Im an Expedia employee (inbound marketing director, covering SEO), although Im currently at the end of my notice period. (Im leaving in two weeks).
Also, I worked in the B2B division, nothing to do with the consumer side that this article references.
The author of the post linked above contacted me a couple of days before publishing it, to warn me that he would publish (quote: "damning evidence of expedia spam").
HOWEVER: If I wanted him to not publish it, he would "sell the post to the highest bidder".
That was what prompted me to post this on my personal blog: http://webmarketingschool.com/big-brand-seo-spam/ and for the record, I told him to sling his hook reference to extorting money out of anyone in exchange for not posting stuff about their backlinks.
No doubt that is why I got singled out in the article. You'll notice that at the top I get mentioned as being in charge of this stuff, then right down at the bottom, he mentions that in fact Ive got nothing to do with it.
"I’m an app review consultant and I wanted to know if your current version of ‘insert name of the app here’ has the capability to handle an extra 250-400 app downloads per day? Let me know so that I can begin downloading them at your convenience."
"Outsource your downloads (google it, there are several providers). Rinse and Repeat, as all the fake Guru’s like to say."
For example, you might have started looking at <a>houses for sale in Sudan</a> because you love the hospitality of the area, but find that flights from your usual home are prohibitively expensive, which would limit your use of it."
I'll draw my conclusion among other things from statements such as:
Sure, there are some skeletons in SEO-closets, but thats the same for every single major site that has existed for a decade or longer, bar none.
Not only do you attempt to drag the whole web business through the mud after being caught with your pants down, you also personally insult people who have been opposed to these kinds of practices and still ran major sites for a long time.
If I were you, I'd keep quiet and seek a position somewhere unrelated to SEO and not taint Expedia's reputation even more by invoking the "everyone else is doing it" defense, which most people in the web business know is just plain wrong.
Also, I'd now expect people to scrutinize Wikipedia more, looking for spammy Expedia links. Thanks for the hint.
Martin, if what you're saying is true, that's very shady behavior on his part. However, it does not have any impact on what he's saying. Your post seems to say "yes big brands are doing it and can do it because they are brands, suck it up"
I don't think we should accept that same behavior should have different implications depending on who is doing it.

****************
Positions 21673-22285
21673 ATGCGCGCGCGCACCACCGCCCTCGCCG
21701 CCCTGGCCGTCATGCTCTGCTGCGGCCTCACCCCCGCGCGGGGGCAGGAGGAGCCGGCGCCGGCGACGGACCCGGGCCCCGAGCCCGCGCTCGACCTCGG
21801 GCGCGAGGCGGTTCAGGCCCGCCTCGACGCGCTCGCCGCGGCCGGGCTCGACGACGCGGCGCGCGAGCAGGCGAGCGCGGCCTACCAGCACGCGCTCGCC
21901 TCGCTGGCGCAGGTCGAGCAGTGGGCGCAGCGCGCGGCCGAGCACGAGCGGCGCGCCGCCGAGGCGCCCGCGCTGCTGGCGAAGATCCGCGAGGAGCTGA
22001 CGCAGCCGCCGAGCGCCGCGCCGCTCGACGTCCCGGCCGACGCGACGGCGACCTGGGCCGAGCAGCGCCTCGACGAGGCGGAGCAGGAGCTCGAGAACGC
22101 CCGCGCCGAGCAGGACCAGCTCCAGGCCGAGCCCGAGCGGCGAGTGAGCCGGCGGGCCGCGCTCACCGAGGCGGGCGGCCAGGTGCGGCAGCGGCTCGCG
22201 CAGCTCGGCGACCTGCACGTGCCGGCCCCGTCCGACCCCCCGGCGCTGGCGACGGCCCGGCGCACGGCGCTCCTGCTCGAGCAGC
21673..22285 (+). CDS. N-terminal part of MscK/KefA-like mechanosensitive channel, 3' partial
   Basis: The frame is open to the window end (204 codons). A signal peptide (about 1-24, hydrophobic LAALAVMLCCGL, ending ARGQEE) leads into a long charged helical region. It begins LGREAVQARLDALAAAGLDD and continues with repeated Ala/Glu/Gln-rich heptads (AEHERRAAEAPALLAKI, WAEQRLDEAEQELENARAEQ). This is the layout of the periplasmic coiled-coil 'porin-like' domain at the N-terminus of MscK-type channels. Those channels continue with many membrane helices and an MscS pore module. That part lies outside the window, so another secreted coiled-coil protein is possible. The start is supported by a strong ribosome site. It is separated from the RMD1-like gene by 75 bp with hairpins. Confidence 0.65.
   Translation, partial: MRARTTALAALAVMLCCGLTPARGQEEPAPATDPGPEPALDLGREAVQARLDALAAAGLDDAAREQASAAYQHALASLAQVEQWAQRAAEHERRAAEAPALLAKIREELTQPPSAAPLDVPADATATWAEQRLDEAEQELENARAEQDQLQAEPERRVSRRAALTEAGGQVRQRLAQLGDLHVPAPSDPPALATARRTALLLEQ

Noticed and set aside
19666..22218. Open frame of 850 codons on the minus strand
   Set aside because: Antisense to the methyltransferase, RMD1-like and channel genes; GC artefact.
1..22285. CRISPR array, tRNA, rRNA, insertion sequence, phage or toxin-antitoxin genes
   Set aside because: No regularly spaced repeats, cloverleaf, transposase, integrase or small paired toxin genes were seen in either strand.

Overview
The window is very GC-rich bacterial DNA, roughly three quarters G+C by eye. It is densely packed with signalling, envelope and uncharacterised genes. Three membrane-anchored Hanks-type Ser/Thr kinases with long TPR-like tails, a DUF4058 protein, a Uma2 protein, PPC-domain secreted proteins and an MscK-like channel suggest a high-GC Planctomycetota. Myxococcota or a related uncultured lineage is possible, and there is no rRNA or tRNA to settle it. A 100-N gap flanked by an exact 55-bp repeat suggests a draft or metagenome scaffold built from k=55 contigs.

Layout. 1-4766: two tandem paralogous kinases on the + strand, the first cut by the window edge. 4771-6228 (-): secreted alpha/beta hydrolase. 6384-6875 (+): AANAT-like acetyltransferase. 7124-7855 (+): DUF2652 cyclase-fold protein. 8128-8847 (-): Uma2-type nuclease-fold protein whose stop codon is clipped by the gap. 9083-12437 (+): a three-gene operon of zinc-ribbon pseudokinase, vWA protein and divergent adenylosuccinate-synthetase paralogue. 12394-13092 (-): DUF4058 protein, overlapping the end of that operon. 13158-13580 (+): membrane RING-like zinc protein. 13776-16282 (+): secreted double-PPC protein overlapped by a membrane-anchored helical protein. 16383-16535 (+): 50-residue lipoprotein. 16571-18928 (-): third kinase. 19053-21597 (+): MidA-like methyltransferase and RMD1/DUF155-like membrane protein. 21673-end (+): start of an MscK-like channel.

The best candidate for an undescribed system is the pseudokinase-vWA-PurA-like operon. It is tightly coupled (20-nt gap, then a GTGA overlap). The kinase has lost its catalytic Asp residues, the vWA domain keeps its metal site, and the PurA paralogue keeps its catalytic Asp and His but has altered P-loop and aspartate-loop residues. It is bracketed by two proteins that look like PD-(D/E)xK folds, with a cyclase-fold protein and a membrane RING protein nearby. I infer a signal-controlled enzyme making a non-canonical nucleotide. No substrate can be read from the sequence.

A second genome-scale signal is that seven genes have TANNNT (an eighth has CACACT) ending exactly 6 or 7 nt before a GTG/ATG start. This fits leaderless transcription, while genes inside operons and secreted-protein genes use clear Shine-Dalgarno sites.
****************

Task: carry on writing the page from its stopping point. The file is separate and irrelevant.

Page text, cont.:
I totally agree there should be one set of rules and thats it.
Thing is, there IS one set of rules already - and thats governed by the google organic results algo which looks at a sites backlink profile as a whole.
If its mainly crap links with no authority then the site will get banned. If its a big brand site with authority and reputation, its really tough from Google's perspective to simply ban that site and all its pages because there are some links of questionable authority pointed at it.
IF they did that, the search results would be a pretty lonely place, and it would be super easy to remove sites positioned above yours in the results!
Google does NOT only use the algorithm, and manually bans sits algorithm may have misses as it was in the case of RapGenius. I don't buy the argument that search results would be lonely, if Google somewhat punished Expedia for this, it would force them to change behavior. They would fall inline as well as others that may be using these questionable methods.
His point is what proof does Google have that this was done by Expedia and not some competitor doing negative SEO?
This doesn't justify the spam, it just makes it much more difficult for Google to detect and penalize due to the mostly natural link profile that Expedia has earned legitimately by building a household brand.
If you had 99% signals saying this is a strong brand worth ranking high, or even only 85% of the signals are positive, and you have a few shady backlinks, wouldn't you give them the benefit of the doubt? Even if you wouldn't can you risk penalizing them without a smoking gun and proof of spam?
The only real question here is why Expedia even bothers with these efforts...Most big brands can get more than enough natural backlinks by launching new programs and services and having all the press pick up the story.
Thats absolutely true - Google do have the power, and often use it, to make human decisions on the quality of websites and often ban those that break they TOS. As for whether Google should take action against any particular website, its not for me to say.
I would trust this post if you could at the very least provide some evidence that he did contact you and that you are leaving because to me, it seems like you're just a employee trying to pin the blame on him and do a little damage control.
The fact that you're the Marketing Director at Expedia makes it even worse (if you are lying).
EDIT: Okay, I just did some research and this person's company is extremely fishy but I would still like to see some evidence.
Your allegation is a strong one. Plus considering that your personal reputation is being impugned against by Nenad, I wonder why you don't publish his email where he said he would "sell the post to the highest bidder"?